Not every nation can be a France or a Spain, but which countries see the fewest visitors? Take a look at the world's least-visited countries below (by region and excluding war-torn nations like Syria and Afghanistan). Are you one of the few travellers who has visited one of these places?
Europe - Liechtenstein: 69,000 (up from 57,000 in 2016)
Mountain village Balzers in Liechtenstein Photo: Alamy
Europe's second least visited country, with 69,000 arrivals in 2016, according to the United Nations World Tourism Organisation (UNWTO), is Liechtenstein. That's a rise of 21 per cent on 2015. So what are we all missing? This German-speaking sliver between Austria and Switzerland has astounding mountain scenery, apt for hiking, mountain biking and winter sports, and Vaduz Castle, a 12th century fortress. The eponymous capital has a fine contemporary art gallery - and a postal museum.
Can I visit? Yes. See liechtenstein.li
Europe - Moldova: 121,000 (up from 94,000)
Hancu Monastery, in Moldova Photo: Alamy
Moldova received 121,000 visitors in 2016, making it Europe's third least visited nation. This former Soviet Republic sandwiched between Romania and Ukraine, whose capital is Chișinău (kee-shi-now), has medieval fortresses, Roman fortifications, and Orheuil Vechi, an archaeological site with excavations showing buildings dating from the Paleolithic era.
Can I visit? Yes. Visit moldova.md/en/turism which also boasts that the Republic has 142 wineries surrounded by vineyards.
Europe - San Marino: 60,000 (up from 54,000)
San Marino, Italy Photo: Alamy
Europe's least visited nation? That would be San Marino. Only 60,000 went in 2016 to the mountainous microstate surrounded by Italian territory, up from 54,000 in 2015, but down from 75,000 the year before. What are the draws? Its historic centre, which dates back to the 13th century, with fortification towers, walls, gates and bastions, as well as 19th century neoclassical basilica and piazza, was named a Unesco World Heritage Site in 2008, along with Mount Titano, upon which it sits.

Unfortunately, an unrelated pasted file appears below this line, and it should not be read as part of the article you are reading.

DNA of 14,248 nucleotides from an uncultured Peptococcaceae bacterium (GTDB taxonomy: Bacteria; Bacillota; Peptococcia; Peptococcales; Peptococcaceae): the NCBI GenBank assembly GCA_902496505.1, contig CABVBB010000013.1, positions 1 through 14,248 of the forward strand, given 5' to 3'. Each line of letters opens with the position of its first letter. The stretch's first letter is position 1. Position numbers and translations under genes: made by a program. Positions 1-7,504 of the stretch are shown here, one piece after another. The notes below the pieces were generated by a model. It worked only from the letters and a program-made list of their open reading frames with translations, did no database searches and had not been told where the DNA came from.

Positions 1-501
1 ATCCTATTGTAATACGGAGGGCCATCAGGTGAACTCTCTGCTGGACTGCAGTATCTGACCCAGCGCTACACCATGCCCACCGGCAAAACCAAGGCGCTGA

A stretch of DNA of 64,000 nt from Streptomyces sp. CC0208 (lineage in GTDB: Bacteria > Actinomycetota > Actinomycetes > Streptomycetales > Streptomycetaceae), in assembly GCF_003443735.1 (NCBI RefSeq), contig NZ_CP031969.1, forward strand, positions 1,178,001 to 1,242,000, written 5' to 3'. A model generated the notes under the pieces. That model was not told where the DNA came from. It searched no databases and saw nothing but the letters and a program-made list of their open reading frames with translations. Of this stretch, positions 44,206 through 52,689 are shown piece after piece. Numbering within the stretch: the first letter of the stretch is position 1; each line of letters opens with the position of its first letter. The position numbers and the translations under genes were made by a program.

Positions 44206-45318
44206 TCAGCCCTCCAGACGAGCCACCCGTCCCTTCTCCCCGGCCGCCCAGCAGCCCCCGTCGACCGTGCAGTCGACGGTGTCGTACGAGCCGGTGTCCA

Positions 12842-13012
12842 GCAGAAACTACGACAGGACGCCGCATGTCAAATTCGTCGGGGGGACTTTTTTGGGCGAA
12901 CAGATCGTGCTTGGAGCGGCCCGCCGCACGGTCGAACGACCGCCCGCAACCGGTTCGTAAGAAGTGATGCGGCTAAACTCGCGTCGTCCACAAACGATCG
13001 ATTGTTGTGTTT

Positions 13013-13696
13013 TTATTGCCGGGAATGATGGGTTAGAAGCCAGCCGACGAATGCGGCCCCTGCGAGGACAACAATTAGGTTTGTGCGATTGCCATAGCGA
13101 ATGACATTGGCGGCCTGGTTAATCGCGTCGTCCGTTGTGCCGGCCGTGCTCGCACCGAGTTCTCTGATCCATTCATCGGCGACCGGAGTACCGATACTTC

Can I visit? Yes. Federico Fellini International Airport in Rimini is a 40-minute drive away.
Asia - Bhutan: 155,000
Tigers Nest (Taktsang Goemba), Paro Valley, Bhutan Photo: Alamy
Bhutan only received 209,570 tourists in 2016, its highest amount of arrivals in a year - up from just 14,000 in 2012. But the country that measures output by Gross National Happiness - more than 90 per cent of the population say they are content - has much to offer.
The Paro and Punaka valleys have been described as home to "verdant hills, crystal-clear rivers, towering mountains and a patchwork of fields where crops are still tended by plough, oxen and scythe." Its low visitor numbers may be due to difficulty of access - just a handful of pilots are qualified to land at its precipitously located airport - as well as a relatively undeveloped infrastructure.
Can I visit? Yes, but Australians must obtain a visa prior to travelling. Bhutan strictly controls international tourism and all tourist travel must be arranged through an official, government licensed tour operator. Independent travel is not possible unless you are the holder of a long term visa. See Smart Traveller for details.
Asia - Bangladesh: 125,000
One of the world's most densely populated (but least visited) countries, often besieged by floods, Bangladesh became a nation in 1971. It suffers from deep poverty but small scale tourism exists in the form of trekking and visits to its tea plantations. It is also home to the Unesco World Heritage Site Buddhist Vihara (monastery) at Paharpur (pictured). An estimated 125,000 people visited in 2014, the most recent year for which the UNWTO has figures.
Can I visit? DFAT travel advice to Australians is to "Reconsider your need to travel to Bangladesh due to the high threat of terrorist attack and the uncertain security situation". Australians require a visa to enter and will need to contact the Bangladesh High Commision. See Smart Traveller for more details.
Asia - Timor-Leste: 66,000 (up from 62,000)
Dili, Timor-Leste Photo: Alamy
Our close neighbour is the least visited nation in Asia. The eastern half of the island of Timor is surrounded by coral reefs, while the interior is cloaked in primeval mountainous forest, making it prime ground for adventurous divers, snorkellers and trekkers. It also has a wealth of colonial buildings from the Portuguese era, and the Ile Kere Kere caves contain fascinating paintings, which have been dated at more than 13,000 years old.